Appeal and Error 8 77; Mandamus § 19-speech or debate clause-dismissal of indictment-mandamus Mandamus is not the appropriate means of challenging the validity of a criminal indictment on the ground that it violates the speech or debate clause of the Federal Constitution (Art I, § 6), and therefore a United States Court of Appeals properly declines to grant a former U.S. Congressman's petition for a writ of mandamus to compel a Federal District Court to grant his motion to dismiss an indictment against him on the ground that the grand jury had heard evidence concerning legislative acts—the Congressman having been charged with certain offenses relating to his alleged acceptance of money in return for the performance of official acts in violation of 18 USCS § 201—where the Congressman could readily have secured review of the ruling complained of, and all objectives sought, by direct appeal to the Court of Appeals from the District Court order denying his motion to dismiss the indictment, such order constituting a complete, formal, and final rejection of his claim under the speech or debate clause in the trial court. (Brennan, J., dissented from this holding.)
SYLLABUS BY REPORTER OF DECISIONS
Petitioner, than a Member of Congress, was indicted in 1976 for conspiring to solicit and accept, and for soliciting and accepting, bribes in return for being influenced in the performance of official acts, namely the introduction of certain private bills in the House of Representatives. He moved in District Court to dismiss the indictment on the ground, inter alia, that the indictment violated the Speech or Debate Clause of the Constitution because the grand jury had heard evidence of legislative acts, but the motion was denied. Thereafter, he petitioned the Court of Appeals for the Third Circuit for a writ of mandamus directing the District Court to dismiss the indictment. The court declined to issue the writ, holding that the indictment did not violate the Speech or Debate Clause.
Held: Mandamus was not the appropriate means of challenging the validity of the indictment on the ground that it violated the Speech or Debate Clause. Direct appeal to the Court of Appeals was available and was the proper course.
(a) Once the motion to dismiss the indictment was denied, there was nothing further petitioner could do under the Speech or Debate Clause in the trial court to prevent the trial, and an appeal of the ruling was clearly available. Cf. Abney v. United States, 431 US 651, 52 L Ed 2d 651, 97 S Ct 2034.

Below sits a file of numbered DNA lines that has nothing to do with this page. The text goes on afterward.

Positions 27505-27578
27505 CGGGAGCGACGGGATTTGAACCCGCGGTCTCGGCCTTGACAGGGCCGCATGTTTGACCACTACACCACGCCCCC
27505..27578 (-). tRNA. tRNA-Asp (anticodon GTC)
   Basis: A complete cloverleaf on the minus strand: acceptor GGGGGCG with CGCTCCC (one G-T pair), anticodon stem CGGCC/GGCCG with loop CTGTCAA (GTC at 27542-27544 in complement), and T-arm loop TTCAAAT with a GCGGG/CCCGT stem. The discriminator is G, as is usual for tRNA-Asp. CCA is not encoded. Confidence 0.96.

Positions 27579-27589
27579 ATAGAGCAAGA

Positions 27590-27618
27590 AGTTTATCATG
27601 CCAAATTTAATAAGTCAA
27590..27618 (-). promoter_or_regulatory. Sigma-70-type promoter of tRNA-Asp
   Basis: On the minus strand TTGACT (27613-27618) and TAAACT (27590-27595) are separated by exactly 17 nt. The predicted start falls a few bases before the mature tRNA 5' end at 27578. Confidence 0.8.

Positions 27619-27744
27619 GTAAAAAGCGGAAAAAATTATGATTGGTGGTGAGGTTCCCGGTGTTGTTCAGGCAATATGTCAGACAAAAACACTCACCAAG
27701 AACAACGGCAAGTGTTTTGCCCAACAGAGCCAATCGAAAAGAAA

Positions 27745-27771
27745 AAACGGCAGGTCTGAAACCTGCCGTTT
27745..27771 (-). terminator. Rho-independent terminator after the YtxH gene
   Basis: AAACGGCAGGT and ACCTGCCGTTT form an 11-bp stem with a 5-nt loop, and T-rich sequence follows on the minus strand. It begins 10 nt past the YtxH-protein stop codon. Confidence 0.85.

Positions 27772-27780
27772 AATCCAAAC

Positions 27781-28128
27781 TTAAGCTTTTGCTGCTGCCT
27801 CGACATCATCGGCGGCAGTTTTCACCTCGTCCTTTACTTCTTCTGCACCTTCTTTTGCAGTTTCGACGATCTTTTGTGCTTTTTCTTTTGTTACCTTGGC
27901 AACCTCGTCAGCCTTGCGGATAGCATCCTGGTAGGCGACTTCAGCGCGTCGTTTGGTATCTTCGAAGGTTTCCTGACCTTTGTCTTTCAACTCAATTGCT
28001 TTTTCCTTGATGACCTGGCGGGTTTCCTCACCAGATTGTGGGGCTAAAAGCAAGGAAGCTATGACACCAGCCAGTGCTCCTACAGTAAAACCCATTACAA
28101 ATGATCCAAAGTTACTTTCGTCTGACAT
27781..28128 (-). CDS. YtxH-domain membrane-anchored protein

(b) The Speech or Debate Clause was designed to protect Congressmen “not only from the consequences of litigation's results but also from the burden of defending themselves.” Dombrowski v. Eastland, 387 US 82, 85, 18 L Ed 2d 577, 87 S Ct 1425.
(c) If a Member of Congress "is to avoid exposure to [being questioned for acts done in either House) and thereby enjoy the full protection of the [Speech or Debate] Clause his . . . challenge to the indictment must be reviewable before exposure [to trial] occurs.” Abney, supra, at 662, 52 L Ed 2d 651, 97 S Ct 2034.
(d) Petitioner cannot be viewed as being penalized for failing to anticipate the decision in Abney, since the controlling law of the Third Circuit was announced at the time of the District Court's order denying dismissal of the indictment, see United States v. DiSilvio, 520 F2d 247, and the holding in Abney did no more than affirm the correctness of that holding. 576 F2d 511, affirmed.
BURGER, C. J., delivered the opinion of the Court, in which Stewart, White, Marshall, Blackmun, Rehnquist, and Stevens, JJ., joined. Brennan, J., filed a dissenting opinion. Powell, J., took no part in the consideration or decision of the case.
APPEARANCES OF COUNSEL
Morton Stavis argued the cause for petitioner.
Solicitor General Wade H. McCree, Jr., argued the cause for respondents.
Stanley M. Brand argued the cause for Thomas P. O'Neill, Jr., Speaker of the House et al., as amici curiae, by special leave of court.
OPINION OF THE COURT
MR. CHIEF JUSTICE BURGER delivered the opinion of the Court.
The question in this case is whether mandamus is an appropriate means of challenging the validity of an indictment of a Member of Congress on the ground that it